Sheffer: I admire Tesla for being so transparent about the issues it has faced, including the battery fires. They're unafraid of engagement with people who might have a different point of view. Boeing, ExxonMobil, and Chevron are all engaged in tough industries, but they are eyes wide open and are out there and talking about it. I tend to admire brands that like to be in the public discussion.
Fidelzeid: What is your strategy for protecting the brand amid crisis situations?
Sheffer: Our number-one rule in a crisis is no self-inflicted wounds. I'll offer an example.We made the nuclear reactors at Fukushima. These were designed in the 1950s and have been operating since then very well. Of course, an earthquake and tsunami in March 2011 put them out of commission. There was no power to them for about three weeks.
We didn't have the basic facts on those reactors when we started dealing with that crisis. Our nuclear business is in Wilmington, NC. I was rushed down there to run the crisis team. My first question was, “Where are the plans for the reactors? What's the regulatory history?” Silence. All the people who knew that retired a long time ago. Ultimately, we found the plans in a warehouse in Bridgeport, CT.
You must have the depth of expertise in this kind of situation. You need to have all the information immediately and you must fully understand your risks as a company ahead of time. We lost the first few days of that crisis because there were people who doubted the capabilities of those reactors going back many years, including some of our own employees.
We also used GE Reports during the crisis to show people exactly what the reactors looked like, what they did, and their history through the years. That content capability and platform allowed us to tell a story we never could before – a technical story with a bit of depth and a bit of imagery and illustration.
Do no harm, be prepared, and make sure you've got the right platforms to tell your story.
Fidelzeid: We kicked off this discussion with your definition of GE's brand. Do you feel people outside the company have a similar view of it?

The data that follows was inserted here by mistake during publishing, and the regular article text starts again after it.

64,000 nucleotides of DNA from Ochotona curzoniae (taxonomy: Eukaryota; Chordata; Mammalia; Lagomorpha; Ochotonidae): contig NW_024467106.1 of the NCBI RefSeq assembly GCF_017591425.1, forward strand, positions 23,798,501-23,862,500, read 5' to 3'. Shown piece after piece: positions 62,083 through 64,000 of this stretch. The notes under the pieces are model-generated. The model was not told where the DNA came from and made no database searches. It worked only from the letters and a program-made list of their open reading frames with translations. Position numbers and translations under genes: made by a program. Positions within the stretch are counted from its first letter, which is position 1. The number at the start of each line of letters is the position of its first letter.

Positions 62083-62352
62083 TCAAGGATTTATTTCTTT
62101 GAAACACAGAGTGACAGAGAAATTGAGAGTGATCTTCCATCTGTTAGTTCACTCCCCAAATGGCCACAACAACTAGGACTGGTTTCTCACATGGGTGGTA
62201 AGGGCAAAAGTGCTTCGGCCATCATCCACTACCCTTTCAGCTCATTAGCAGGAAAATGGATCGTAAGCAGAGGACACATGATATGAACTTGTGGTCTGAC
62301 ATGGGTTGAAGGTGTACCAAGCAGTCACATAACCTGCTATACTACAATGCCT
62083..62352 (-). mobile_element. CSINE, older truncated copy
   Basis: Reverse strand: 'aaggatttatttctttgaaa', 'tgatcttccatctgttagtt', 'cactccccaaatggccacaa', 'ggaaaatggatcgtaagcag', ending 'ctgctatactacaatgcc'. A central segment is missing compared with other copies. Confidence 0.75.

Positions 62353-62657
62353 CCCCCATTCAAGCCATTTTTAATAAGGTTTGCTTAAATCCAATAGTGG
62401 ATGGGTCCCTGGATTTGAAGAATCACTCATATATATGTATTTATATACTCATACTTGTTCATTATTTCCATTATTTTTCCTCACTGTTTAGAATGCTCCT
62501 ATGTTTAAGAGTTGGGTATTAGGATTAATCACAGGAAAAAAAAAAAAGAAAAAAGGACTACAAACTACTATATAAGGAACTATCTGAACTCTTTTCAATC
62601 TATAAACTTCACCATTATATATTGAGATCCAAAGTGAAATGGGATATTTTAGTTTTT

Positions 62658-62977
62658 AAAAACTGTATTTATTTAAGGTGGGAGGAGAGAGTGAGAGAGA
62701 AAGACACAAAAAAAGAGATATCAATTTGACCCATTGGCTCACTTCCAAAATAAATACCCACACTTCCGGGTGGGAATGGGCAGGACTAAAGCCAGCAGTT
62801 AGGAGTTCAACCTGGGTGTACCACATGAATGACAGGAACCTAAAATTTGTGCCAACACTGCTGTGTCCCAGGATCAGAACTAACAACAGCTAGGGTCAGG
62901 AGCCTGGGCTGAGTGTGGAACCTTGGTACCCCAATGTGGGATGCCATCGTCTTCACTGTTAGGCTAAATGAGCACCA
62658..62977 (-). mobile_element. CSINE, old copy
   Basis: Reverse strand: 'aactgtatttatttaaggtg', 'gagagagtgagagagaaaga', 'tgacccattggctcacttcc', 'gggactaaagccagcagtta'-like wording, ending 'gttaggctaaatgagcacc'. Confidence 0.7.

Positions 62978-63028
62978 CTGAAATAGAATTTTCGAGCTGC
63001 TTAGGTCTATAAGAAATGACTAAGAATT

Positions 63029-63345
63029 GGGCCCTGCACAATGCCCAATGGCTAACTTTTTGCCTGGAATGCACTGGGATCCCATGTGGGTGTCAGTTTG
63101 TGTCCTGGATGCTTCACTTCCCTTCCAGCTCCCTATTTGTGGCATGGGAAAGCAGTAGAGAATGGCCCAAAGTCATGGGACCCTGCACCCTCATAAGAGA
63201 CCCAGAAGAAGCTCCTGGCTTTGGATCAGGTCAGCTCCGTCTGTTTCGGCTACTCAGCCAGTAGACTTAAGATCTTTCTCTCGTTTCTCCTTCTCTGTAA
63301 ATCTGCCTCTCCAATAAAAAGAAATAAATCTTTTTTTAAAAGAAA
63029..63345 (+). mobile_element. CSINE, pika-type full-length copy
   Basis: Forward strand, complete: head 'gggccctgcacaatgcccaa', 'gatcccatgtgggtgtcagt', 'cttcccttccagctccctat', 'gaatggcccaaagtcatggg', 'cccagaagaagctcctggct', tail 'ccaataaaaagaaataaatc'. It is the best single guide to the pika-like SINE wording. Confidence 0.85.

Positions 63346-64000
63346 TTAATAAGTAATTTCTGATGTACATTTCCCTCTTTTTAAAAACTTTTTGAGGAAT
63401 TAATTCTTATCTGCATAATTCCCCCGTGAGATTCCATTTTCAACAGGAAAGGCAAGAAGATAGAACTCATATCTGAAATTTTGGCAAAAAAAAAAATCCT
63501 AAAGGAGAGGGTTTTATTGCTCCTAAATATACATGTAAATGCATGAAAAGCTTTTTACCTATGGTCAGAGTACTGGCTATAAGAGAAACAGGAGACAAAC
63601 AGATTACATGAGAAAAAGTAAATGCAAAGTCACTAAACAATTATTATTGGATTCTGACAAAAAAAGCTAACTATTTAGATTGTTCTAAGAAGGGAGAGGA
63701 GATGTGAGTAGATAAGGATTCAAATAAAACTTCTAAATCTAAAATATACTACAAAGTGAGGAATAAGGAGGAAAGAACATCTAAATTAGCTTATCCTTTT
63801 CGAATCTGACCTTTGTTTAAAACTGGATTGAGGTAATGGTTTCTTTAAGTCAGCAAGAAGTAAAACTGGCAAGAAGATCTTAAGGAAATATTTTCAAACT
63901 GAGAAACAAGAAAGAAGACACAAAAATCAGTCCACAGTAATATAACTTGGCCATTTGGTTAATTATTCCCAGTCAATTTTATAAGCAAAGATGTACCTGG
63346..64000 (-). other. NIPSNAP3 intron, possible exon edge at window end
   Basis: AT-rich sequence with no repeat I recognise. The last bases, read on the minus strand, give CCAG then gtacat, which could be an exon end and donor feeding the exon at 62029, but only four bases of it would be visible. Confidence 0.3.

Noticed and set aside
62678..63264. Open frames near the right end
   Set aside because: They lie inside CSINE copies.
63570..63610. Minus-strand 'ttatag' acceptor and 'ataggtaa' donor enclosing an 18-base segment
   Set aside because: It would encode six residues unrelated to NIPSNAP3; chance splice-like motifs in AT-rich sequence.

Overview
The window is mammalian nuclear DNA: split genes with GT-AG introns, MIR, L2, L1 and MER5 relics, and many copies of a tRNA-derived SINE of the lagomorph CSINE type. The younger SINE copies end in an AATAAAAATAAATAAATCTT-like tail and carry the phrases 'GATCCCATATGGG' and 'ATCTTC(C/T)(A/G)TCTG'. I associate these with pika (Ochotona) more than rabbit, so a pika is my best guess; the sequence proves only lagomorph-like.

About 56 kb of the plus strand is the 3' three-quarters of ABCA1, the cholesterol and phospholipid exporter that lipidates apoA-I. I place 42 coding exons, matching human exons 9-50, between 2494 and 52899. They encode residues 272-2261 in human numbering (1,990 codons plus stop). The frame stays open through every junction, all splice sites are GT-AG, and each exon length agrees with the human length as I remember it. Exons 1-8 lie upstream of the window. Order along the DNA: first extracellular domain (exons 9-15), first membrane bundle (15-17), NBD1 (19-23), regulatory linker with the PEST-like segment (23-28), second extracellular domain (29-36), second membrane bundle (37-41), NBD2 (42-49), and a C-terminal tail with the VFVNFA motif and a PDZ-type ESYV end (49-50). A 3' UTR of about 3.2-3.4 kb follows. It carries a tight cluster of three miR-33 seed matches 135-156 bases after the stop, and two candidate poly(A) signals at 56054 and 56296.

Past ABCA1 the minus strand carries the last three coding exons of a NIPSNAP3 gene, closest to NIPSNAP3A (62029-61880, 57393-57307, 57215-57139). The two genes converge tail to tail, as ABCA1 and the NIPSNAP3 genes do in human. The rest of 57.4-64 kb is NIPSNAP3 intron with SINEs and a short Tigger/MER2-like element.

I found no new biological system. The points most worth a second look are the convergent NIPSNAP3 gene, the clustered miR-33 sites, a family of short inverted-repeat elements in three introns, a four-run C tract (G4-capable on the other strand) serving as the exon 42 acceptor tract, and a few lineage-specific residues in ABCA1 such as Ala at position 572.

Sheffer: We have very high recognition and favorability, but I don't think external audiences have the depth of understanding of who we are today.Over the last few months, I've spoken to many grad students studying communications. When I ask them to tell me something they know about GE, it often goes back to some of the myths from the Jack Welch era. That tells me we still have work to do. That's why we focus on content so much. We gear a lot of it toward young people. We do a lot on Instagram, Snapchat, and Facebook. We have to build a new generation of people who appreciate the brand and want to work here.
Fidelzeid: How has your background in journalism and politics helped the GE brand?
Sheffer: Journalism and politics are great training grounds for corporate communications. Journalism taught me the ability to think clearly and to synthesize information, which is really what strategy is about. Public affairs taught me how to talk to people. When I came to GE, our engagement with NGOs and those in the environmental movement was ”Talk to the hand.” I feel as though I helped make a change in GE because of that. In government you have no choice but to talk to your constituents.
Fidelzeid: People in general do not trust large organizations and corporations. With the recent financial crisis, that sentiment has only grown. How does GE deal with this trust issue around its size and scale?
Gary Sheffer: People don't like big institutions. They like the troops, but they don't like the Pentagon. It's really about humanizing the company and making your people your face to the world in a lot of ways. You need to self-define and you must give people a window into your company.